The Best Time Travel Stories of the 20th Century
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The Best Time Travel Stories of the 20th Century : Stories by Arthur C. Clarke, Jack Finney, Joe Haldeman, Ursula K. Le Guin, Larry Niven, Theodore Sturgeon, Connie Willis, and More

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LEAP INTO THE FUTURE, AND SHOOT BACK TO THE PAST

H. G. Wells's seminal short story "The Time Machine," published in 1895, provided the springboard for modern science fiction's time travel explosion. Responding to their own fascination with the subject, the greatest visionary writers of the twentieth century penned some of their finest stories. Here are eighteen of the most exciting tales ever told, including

"Time's Arrow" In Arthur C. Clarke's classic, two brilliant physicists finally crack the mystery of time travel--with appalling consequences. "Death Ship" Richard Matheson, author of Somewhere in Time, unveils a chilling scenario concerning three astronauts who stumble upon the conundrum of past and future. "A Sound of Thunder" Ray Bradbury's haunting vision of modern man gone dinosaur hunting poses daunting questions about destiny and consequences. "Yesterday Was Monday" If all the world's a stage, Theodore Sturgeon's compelling tale follows the odyssey of an ordinary joe who winds up backstage. "Rainbird" R. A. Lafferty reflects on what might have been in this brainteaser about an inventor so brilliant that he invents himself right out of existence. "Timetipping" What if everyone time-traveled except you? Jack Dann provides some surprising answers in this literary gem. . . . as well as twelve other stories, including "Time Locker" by Henry Kuttner - "I'm Scared" by Jack Finney - "A Gun for Dinosaur" by L. Sprague de Camp - "The Man Who Came Early" by Poul Anderson - "Leviathan!" by Larry Niven - "Anniversary Project" by Joe Halderman - "Fire Watch" by Connie Willis - "Sailing to Byzantium" by Robert Silverberg - "The Pure Product" by John Kessel - "Trapalanda" by Charles Sheffield - "The Price of Oranges" by Nancy Kress - "Another Story, or A Fisherman of the Inland Sea" by Ursula K. Le Guin

By turns frightening, puzzling, and fantastic, these stories engage us in situations that may one day break free of the bonds of fantasy . . . to enter the realm of the future: our future.
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Product details

  • Paperback | 448 pages
  • 154.94 x 231.14 x 27.94mm | 158.76g
  • Random House Inc
  • New York, United States
  • English
  • 0345460944
  • 9780345460943
  • 188,417

Flap copy

LEAP INTO THE FUTURE, AND SHOOT BACK TO THE PAST
H. G. Wells's seminal short story "The Time Machine," published in 1895, provided the springboard for modern science fiction's time travel explosion. Responding to their own fascination with the subject, the greatest visionary writers of the twentieth century penned some of their finest stories. Here are eighteen of the most exciting tales ever told, including
"
"Time's Arrow" In Arthur C. Clarke's classic, two brilliant physicists finally crack the mystery of time travel-with appalling consequences.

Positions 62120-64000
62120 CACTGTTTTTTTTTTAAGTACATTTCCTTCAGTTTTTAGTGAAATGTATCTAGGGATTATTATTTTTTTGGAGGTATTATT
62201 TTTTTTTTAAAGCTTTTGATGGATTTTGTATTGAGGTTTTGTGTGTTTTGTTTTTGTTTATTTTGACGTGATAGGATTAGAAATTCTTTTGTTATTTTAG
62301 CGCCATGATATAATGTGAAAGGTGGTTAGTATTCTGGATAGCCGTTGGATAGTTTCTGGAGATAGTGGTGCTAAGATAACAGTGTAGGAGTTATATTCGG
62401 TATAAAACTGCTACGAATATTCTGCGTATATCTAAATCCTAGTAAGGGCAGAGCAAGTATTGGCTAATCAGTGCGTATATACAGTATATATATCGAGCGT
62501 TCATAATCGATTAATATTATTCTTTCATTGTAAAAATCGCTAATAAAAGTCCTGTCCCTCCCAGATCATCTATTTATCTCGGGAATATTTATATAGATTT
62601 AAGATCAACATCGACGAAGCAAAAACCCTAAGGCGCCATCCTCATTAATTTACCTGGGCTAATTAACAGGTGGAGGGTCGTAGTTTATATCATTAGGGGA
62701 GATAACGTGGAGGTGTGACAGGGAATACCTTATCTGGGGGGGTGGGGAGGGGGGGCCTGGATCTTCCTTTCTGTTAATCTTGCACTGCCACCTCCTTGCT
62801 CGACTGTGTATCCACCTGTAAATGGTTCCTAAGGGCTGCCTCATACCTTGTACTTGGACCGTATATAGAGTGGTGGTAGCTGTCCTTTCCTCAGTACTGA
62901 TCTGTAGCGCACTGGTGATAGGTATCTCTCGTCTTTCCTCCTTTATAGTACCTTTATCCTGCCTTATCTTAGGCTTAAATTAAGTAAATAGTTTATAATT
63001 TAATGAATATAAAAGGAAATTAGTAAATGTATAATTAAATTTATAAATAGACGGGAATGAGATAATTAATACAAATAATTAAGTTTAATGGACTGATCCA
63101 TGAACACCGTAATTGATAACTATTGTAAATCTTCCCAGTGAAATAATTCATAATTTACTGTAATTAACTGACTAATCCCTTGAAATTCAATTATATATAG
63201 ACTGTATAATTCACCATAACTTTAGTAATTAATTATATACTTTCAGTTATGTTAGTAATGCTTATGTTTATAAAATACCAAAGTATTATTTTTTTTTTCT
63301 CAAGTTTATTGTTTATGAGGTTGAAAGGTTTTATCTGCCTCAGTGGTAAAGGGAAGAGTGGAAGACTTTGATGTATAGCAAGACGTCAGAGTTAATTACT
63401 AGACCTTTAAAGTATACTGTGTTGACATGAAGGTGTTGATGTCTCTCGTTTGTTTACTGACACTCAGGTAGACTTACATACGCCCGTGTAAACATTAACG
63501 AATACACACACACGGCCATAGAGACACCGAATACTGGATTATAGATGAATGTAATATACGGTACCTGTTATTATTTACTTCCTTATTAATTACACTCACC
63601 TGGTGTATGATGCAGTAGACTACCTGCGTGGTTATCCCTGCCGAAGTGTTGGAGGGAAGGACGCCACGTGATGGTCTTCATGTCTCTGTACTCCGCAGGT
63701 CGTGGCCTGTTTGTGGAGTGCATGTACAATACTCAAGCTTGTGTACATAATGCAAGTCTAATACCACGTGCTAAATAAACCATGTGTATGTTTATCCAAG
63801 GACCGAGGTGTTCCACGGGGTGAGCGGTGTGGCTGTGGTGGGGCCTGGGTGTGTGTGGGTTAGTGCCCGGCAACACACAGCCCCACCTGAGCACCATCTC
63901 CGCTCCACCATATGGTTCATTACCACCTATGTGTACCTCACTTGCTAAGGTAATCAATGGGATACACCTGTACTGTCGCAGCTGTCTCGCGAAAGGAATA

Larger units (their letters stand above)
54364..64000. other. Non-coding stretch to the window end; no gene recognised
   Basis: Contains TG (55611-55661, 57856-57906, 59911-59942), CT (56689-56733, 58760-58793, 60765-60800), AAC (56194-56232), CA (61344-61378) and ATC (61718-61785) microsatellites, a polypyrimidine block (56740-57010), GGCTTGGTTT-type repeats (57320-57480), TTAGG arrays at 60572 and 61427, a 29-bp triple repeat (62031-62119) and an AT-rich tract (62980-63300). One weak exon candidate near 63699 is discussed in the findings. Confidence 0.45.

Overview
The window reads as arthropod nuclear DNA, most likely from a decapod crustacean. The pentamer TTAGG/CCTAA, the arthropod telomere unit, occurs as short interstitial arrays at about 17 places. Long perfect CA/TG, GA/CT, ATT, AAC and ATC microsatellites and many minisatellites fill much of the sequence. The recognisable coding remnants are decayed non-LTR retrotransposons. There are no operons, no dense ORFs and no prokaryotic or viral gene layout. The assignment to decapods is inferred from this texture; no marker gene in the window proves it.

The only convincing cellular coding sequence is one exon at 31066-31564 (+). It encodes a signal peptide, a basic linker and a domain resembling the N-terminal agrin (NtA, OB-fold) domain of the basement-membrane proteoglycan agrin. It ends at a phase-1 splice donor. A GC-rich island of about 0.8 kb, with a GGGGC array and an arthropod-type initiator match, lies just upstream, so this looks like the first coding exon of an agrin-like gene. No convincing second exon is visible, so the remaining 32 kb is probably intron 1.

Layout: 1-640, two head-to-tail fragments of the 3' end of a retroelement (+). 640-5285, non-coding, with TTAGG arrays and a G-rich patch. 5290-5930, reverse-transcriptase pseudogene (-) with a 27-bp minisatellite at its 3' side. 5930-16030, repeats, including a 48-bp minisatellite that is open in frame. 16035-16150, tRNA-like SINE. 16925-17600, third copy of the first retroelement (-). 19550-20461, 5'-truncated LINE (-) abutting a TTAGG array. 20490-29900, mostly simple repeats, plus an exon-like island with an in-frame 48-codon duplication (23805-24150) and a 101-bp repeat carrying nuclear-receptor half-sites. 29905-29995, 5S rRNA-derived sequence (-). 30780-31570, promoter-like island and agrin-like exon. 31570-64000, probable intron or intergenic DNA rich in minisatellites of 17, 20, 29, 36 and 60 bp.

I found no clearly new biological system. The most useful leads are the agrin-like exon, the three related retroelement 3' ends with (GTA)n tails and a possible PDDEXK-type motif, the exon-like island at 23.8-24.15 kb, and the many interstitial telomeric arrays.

"Death Ship" Richard Matheson, author of "Somewhere in Time, unveils a chilling scenario concerning three astronauts who stumble upon the conundrum of past and future.
"A Sound of Thunder" Ray Bradbury's haunting vision of modern man gone dinosaur hunting poses daunting questions about destiny and consequences.
"Yesterday was Monday" If all the world's a stage, Theodore Sturgeon's compelling tale follows the odyssey of an ordinary joe who winds up "backstage.
"Rainbird" R.A. Lafferty reflects on what might have been in this brainteaser about an inventor so brilliant that he invents himself right out of existence.
"Timetipping" What if everyone time-traveled except you? Jack Dann provides some surprising answers in this literary gem.
. . . as well as stories by Poul Anderson - L. Sprague de Camp - Jack Finney - Joe Haldeman - John Kessel - Nancy Kress - Henry Kuttner - Ursula K. Le Guin - Larry Niven - Charles Sheffield - Robert Silverberg - Connie Willis
By turns frightening, puzzling, and fantastic, these stories engage us in situations that may one day break free of the bonds of fantasy . . . toenter the realm of the future: "our future.
show more

About Martin H Greenberg

Harry Turtledove is the award-winning author of the alternate-history works The Man with the Iron Heart, The Guns of the South, and How Few Remain (winner of the Sidewise Award for Best Novel); the Hot War books (Bombs Away, Fallout, and Armistice); the War That Came Early novels: Hitler's War, West and East, The Big Switch, Coup d'Etat, Two Fronts, and Last Orders; the Worldwar saga: In the Balance, Tilting the Balance, Upsetting the Balance, and Striking the Balance; the Colonization books: Second Contact, Down to Earth, and Aftershocks; the Great War epics: American Front, Walk in Hell, and Breakthroughs; the American Empire novels: Blood and Iron, The Center Cannot Hold, and Victorious Opposition; and the Settling Accounts series: Return Engagement, Drive to the East, The Grapple, and In at the Death. Turtledove is married to fellow novelist Laura Frankos. They have three daughters--Alison, Rachel, and Rebecca--and two granddaughters, Cordelia Turtledove Katayanagi and Phoebe Quinn Turtledove Katayanagi.
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1 2% (13)
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